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Mean allelic richness, AR (A), and mean expected heterozygosity, He (B), at generations n, n+3 and n+6 under laboratory conditions of rearing for the four populations of A. fraterculus.
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Figure 1: Mean allelic richness, AR (A), and mean expected heterozygosity, He (B), at generations n, n+3 and n+6 under laboratory conditions of rearing for the four populations of A. fraterculus.

Mentions: The two lines analyzed here, the long-established CL and the recently introduced TW, showed genetic heterogeneity. The AMOVA performed in Gn detected significant differences between the lines (F = 0.0196; P = 0.00098), with 2% of genetic variability explained by this source of variation. The results from the Exact G test considering all loci in this generation also showed that genotypic frequencies differ between the lines (P<0.05). In addition, the genetic variability parameters showed high initial values for these lines. Particularly, TW seemed to show higher diversity in terms of mean number of alleles per locus (Na), allelic richness (AR) and expected heterozygosity (He) than CL in the parental generation Gn (Table 1; Figure 1A,B), with marginally significant differences for AR between lines (Z = 1,72; P = 0.08, Wilcoxon Matched Pairs Test).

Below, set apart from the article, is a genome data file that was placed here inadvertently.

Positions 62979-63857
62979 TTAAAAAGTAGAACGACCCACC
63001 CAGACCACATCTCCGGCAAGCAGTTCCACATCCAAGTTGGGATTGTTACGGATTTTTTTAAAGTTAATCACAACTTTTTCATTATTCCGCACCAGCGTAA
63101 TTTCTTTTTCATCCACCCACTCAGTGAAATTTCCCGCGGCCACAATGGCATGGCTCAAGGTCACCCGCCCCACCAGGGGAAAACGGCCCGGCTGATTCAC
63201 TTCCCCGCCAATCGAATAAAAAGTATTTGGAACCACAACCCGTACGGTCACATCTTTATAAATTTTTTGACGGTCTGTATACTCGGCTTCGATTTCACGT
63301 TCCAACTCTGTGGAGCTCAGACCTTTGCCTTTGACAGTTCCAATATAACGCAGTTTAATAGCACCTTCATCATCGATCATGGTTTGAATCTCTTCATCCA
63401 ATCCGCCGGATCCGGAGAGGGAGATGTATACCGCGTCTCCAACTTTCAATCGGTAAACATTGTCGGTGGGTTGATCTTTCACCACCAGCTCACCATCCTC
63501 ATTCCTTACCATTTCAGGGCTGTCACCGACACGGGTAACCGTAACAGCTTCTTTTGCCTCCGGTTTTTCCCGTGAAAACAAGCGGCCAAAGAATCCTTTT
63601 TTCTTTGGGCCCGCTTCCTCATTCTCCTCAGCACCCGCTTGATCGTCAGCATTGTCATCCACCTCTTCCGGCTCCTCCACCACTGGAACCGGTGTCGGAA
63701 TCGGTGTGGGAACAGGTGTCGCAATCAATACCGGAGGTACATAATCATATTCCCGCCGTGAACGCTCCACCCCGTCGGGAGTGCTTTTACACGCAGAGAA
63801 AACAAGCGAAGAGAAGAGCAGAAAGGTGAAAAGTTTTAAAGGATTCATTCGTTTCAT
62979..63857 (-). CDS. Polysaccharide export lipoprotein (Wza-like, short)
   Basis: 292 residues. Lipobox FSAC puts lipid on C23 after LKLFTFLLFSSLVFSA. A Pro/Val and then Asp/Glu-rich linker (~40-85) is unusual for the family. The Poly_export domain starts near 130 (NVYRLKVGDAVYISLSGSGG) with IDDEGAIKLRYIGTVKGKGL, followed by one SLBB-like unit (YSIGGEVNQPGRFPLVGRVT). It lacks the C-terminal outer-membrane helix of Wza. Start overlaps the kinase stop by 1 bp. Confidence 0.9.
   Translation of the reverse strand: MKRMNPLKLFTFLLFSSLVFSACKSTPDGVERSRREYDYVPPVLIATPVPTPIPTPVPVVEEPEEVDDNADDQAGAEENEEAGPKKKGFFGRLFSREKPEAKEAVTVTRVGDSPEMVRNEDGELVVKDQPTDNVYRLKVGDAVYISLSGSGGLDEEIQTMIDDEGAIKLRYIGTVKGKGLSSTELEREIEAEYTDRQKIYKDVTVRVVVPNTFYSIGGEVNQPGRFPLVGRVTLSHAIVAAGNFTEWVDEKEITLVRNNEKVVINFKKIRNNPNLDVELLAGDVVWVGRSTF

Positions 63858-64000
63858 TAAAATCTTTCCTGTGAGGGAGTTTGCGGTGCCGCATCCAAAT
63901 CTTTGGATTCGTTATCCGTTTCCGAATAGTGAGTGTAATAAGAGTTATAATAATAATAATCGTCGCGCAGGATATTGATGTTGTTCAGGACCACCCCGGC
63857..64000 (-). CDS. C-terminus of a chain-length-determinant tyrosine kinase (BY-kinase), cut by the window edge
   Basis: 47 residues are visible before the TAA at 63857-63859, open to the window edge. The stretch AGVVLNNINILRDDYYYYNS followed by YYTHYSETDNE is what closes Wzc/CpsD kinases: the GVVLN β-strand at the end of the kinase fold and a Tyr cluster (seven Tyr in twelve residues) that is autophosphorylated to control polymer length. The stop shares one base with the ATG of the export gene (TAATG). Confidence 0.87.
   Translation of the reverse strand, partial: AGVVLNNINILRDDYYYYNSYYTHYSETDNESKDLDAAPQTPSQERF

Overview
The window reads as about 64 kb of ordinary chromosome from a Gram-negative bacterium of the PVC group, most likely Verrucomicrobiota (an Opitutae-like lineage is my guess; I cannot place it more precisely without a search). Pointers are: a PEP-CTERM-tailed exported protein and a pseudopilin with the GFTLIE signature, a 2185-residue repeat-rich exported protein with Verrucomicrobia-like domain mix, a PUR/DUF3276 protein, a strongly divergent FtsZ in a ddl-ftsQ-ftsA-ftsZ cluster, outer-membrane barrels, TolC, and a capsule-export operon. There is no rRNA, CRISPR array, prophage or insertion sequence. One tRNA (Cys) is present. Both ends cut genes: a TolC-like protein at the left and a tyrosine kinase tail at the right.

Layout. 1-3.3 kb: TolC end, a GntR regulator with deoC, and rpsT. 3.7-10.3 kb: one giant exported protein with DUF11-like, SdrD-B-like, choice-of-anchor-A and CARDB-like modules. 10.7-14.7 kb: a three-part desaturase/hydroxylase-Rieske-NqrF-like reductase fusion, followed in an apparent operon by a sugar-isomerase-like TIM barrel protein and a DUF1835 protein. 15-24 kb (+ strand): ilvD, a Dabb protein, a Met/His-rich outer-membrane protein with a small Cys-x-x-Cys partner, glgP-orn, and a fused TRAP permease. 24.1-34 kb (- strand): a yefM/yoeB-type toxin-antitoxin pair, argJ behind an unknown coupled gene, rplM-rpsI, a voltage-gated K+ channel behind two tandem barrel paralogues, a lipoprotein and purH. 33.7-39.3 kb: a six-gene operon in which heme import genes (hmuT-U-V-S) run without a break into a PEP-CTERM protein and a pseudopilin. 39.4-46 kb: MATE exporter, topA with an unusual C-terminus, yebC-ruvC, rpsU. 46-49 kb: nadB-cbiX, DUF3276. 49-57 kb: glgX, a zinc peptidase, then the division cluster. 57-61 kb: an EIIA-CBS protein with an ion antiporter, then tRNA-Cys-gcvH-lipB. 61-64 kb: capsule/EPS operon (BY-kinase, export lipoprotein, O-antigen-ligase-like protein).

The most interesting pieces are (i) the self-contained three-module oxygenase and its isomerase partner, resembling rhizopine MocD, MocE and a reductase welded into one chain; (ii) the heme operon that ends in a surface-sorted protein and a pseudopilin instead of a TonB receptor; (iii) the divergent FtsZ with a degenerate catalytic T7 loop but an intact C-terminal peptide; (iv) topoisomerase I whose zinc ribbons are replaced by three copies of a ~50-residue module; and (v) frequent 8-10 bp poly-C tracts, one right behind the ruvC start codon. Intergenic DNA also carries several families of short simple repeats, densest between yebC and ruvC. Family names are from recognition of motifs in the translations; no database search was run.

Dynamics of genetic variability in Anastrepha fraterculus (Diptera: Tephritidae) during adaptation to laboratory rearing conditions.

Parreño MA, Scannapieco AC, Remis MI, Juri M, Vera MT, Segura DF, Cladera JL, Lanzavecchia SB - BMC Genet. (2014)

Mean allelic richness, AR (A), and mean expected heterozygosity, He (B), at generations n, n+3 and n+6 under laboratory conditions of rearing for the four populations of A. fraterculus.
© Copyright Policy - open-access
Related In: Results  -  Collection

License
Show All Figures
getmorefigures.php?uid=PMC4255785&req=5

Figure 1: Mean allelic richness, AR (A), and mean expected heterozygosity, He (B), at generations n, n+3 and n+6 under laboratory conditions of rearing for the four populations of A. fraterculus.